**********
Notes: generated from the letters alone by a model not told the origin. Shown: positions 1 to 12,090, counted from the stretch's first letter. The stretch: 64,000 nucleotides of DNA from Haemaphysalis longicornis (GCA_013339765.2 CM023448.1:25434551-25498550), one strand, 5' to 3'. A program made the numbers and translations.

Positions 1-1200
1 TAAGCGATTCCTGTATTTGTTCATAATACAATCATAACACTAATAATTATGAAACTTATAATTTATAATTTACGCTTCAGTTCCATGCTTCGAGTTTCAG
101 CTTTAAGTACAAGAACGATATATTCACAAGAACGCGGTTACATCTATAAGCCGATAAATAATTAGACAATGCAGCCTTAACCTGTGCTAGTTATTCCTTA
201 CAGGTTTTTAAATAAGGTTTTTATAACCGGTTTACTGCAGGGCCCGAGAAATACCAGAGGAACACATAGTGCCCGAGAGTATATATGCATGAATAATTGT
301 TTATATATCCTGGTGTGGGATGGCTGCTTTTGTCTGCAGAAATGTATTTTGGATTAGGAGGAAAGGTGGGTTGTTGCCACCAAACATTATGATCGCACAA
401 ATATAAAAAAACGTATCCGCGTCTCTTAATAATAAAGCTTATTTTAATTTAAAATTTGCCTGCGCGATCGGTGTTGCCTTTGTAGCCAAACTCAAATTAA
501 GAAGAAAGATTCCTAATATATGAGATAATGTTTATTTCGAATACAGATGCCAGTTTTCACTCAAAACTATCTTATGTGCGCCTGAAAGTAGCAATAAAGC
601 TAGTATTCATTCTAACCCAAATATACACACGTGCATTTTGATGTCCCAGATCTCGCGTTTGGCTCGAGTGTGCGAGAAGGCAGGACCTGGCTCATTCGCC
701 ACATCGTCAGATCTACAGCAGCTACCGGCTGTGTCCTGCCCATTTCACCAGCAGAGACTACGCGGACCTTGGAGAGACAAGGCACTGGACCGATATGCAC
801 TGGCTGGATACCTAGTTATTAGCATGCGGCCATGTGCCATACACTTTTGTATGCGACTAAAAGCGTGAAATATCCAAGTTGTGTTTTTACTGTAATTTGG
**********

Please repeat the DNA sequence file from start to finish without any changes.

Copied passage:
Notes: generated from the letters alone by a model not told the origin. Shown: positions 1 to 12,090, counted from the stretch's first letter. The stretch: 64,000 nucleotides of DNA from Haemaphysalis longicornis (GCA_013339765.2 CM023448.1:25434551-25498550), one strand, 5' to 3'. A program made the numbers and translations.

Positions 1-1200
1 TAAGCGATTCCTGTATTTGTTCATAATACAATCATAACACTAATAATTATGAAACTTATAATTTATAATTTACGCTTCAGTTCCATGCTTCGAGTTTCAG
101 CTTTAAGTACAAGAACGATATATTCACAAGAACGCGGTTACATCTATAAGCCGATAAATAATTAGACAATGCAGCCTTAACCTGTGCTAGTTATTCCTTA
201 CAGGTTTTTAAATAAGGTTTTTATAACCGGTTTACTGCAGGGCCCGAGAAATACCAGAGGAACACATAGTGCCCGAGAGTATATATGCATGAATAATTGT
301 TTATATATCCTGGTGTGGGATGGCTGCTTTTGTCTGCAGAAATGTATTTTGGATTAGGAGGAAAGGTGGGTTGTTGCCACCAAACATTATGATCGCACAA
401 ATATAAAAAAACGTATCCGCGTCTCTTAATAATAAAGCTTATTTTAATTTAAAATTTGCCTGCGCGATCGGTGTTGCCTTTGTAGCCAAACTCAAATTAA
501 GAAGAAAGATTCCTAATATATGAGATAATGTTTATTTCGAATACAGATGCCAGTTTTCACTCAAAACTATCTTATGTGCGCCTGAAAGTAGCAATAAAGC
601 TAGTATTCATTCTAACCCAAATATACACACGTGCATTTTGATGTCCCAGATCTCGCGTTTGGCTCGAGTGTGCGAGAAGGCAGGACCTGGCTCATTCGCC
701 ACATCGTCAGATCTACAGCAGCTACCGGCTGTGTCCTGCCCATTTCACCAGCAGAGACTACGCGGACCTTGGAGAGACAAGGCACTGGACCGATATGCAC
801 TGGCTGGATACCTAGTTATTAGCATGCGGCCATGTGCCATACACTTTTGTATGCGACTAAAAGCGTGAAATATCCAAGTTGTGTTTTTACTGTAATTTGG